"Kids are resilient." It's a phrase you hear all the time from friends and family members. For the most part, they mean well and want to reassure you that your kids will be okay, but do you ever worry about whether this statement is really true? If we say that kids are resilient, does that imply that they're more resilient than adults? And is resiliency a trait that some of us are born with and others aren't?
Let's explore what some of the latest research says about resilient children.
According to Bonnie Benard, social worker and author of the book Resiliency: What We Have Learned, we're all born with the ability to bounce back from challenging circumstances. In other words, we all have the capacity to be resilient. However, there are certain traits that make some of us more resilient than others--and these are traits that we can develop in ourselves and in our kids. Take a look at the traits that resilient children--and adults--have in common:
- Social Competence: Having the ability to relate to others socially in a variety of different settings.
- Autonomy: The ability to maintain a sense of your own identity, even in the face of challenging circumstances, negativity, and dysfunction.
- Sense of Purpose: Having goals for yourself and a positive outlook on your ability to transform your hopes into reality.
- Problem Solving Skills: Being able to attack problems head-on rather than being incapacitated by them.
It's important to note, too, that resilient children often learn these skills by observing them in others. So the more you can model resiliency in your own life, the more your children will mimic the ability to bounce back from adversity.
But how do you do that? The following steps will help you raise resilient children:
- Introduce your kids to a variety of social settings. Go ahead an bring your kids with you to your single parent support group meetings or the occasional work event. Supervised exposure to different social settings will help them build self-confidence and social competence.
- Set up play dates. Play dates offer another way for your kids to develop social competence. Many times, kids interact differently one-on-one than they do in large groups, so having the opportunity to interact with their peers in different settings and capacities will help them develop self-confidence and social skills.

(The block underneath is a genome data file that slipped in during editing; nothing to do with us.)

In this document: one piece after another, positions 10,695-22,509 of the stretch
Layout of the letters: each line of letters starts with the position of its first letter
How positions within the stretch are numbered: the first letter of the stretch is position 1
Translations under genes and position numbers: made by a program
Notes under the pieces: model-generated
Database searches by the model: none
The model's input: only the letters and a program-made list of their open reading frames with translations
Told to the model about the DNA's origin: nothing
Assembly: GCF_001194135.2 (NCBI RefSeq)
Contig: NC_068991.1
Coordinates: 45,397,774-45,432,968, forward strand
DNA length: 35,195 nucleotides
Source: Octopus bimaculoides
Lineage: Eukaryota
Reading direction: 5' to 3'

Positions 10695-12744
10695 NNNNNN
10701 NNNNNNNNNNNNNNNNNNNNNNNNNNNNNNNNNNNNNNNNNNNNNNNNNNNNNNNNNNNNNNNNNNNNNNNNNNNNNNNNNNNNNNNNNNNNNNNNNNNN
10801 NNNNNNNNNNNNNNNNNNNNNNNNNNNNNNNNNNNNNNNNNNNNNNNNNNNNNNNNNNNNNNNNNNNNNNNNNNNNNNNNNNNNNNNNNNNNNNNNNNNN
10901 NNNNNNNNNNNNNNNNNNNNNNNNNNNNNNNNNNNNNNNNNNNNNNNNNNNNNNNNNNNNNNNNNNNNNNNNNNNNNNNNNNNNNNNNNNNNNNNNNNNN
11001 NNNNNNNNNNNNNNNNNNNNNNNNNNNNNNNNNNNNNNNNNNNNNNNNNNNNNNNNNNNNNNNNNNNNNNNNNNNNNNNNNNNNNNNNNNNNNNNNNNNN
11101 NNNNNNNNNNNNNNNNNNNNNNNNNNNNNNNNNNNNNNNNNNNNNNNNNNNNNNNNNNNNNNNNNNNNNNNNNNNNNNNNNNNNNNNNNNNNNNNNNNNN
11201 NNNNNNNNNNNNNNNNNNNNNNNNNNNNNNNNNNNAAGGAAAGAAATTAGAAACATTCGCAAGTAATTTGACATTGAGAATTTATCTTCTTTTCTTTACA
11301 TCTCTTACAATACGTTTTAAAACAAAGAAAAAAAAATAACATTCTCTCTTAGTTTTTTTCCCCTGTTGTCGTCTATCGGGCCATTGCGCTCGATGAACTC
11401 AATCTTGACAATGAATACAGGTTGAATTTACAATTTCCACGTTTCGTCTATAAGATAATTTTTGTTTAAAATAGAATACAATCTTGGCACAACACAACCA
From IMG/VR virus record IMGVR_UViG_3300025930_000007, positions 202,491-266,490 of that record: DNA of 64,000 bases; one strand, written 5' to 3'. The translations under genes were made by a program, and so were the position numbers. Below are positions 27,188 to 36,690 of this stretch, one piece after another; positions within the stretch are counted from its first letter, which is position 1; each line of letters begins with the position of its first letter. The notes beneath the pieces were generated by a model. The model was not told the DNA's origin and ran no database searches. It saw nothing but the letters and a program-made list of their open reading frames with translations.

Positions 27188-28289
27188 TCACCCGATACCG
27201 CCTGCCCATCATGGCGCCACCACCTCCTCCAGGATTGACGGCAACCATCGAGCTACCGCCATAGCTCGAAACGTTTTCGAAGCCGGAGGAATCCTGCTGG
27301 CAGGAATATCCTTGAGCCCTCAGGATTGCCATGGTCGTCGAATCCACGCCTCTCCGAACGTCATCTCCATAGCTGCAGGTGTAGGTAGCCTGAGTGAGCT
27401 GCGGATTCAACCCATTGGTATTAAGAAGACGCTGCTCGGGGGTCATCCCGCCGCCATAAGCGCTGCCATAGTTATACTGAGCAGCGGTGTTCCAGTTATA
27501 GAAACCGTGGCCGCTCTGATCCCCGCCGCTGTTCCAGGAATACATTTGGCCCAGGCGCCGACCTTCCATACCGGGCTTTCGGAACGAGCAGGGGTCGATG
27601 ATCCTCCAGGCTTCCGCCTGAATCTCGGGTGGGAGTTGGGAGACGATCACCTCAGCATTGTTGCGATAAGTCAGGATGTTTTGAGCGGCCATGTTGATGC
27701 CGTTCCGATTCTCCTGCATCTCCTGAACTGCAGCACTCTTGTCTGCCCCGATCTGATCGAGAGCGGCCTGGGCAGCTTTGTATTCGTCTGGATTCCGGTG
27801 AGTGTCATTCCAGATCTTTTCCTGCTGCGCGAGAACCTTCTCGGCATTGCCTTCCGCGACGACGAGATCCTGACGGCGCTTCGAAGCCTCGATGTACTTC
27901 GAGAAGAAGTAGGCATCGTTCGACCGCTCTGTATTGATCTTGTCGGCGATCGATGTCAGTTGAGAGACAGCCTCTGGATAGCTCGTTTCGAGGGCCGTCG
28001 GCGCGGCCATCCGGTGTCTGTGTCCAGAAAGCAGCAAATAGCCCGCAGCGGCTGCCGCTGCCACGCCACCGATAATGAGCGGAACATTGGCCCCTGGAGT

- Encourage your kids to participate in extra-curricular activities. This serves a dual-purpose. It allows your kids to interact with a whole new set of friends socially, and it also gives them the opportunity to discover what they're good at, what excites them, and--ultimately--what might be connected to their overall sense of purpose in the world.
- Give your kids some space when they need it. It may feel unsettling when your kids ask to be left alone or just want to hang out in their rooms. While you don't want to give them complete freedom at too young an age, it's important to respect their need for privacy and space and realize that independent play time can be an important outlet for your kids. So the next time they want to hole up in their rooms for a bit, let them. Just be sure to follow up at a later time to see if they need to--or are ready to--talk about what they're feeling.
- Encourage your kids to solve their own problems. Resilient children are able to solve problems independently. This doesn't mean that you should expect your kids to solve every problem on their own. Start with basic everyday problems--like finding their sneakers and figuring out what to do when they're "dying of boredom." You may need to walk them through some initial problem solving steps at first, but the more experience they gain, the more they'll be able to work through other issues on their own--and gain self-confidence in the process.
Finally, remember that raising resilient children is a process. Start with the steps outlined here and expand to your own creative ways to help your kids strengthen their social competence, autonomy, sense of purpose, and problem solving skills. Before you know it, they'll be setting the example for you of what it looks like to bounce back when things don't go as planned.
Benard, Bonnie. "Fostering Resilience in Children." Clearinghouse on Elementary and Early Childhood Education. ERIC Digest, Aug. 1995. Web. 14 Oct. 2011. <http://resilnet.uiuc.edu/library/ benard95.html>.
Benard, Bonnie. Resiliency: What We Have Learned. San Francisco : West Ed, 2004. Print.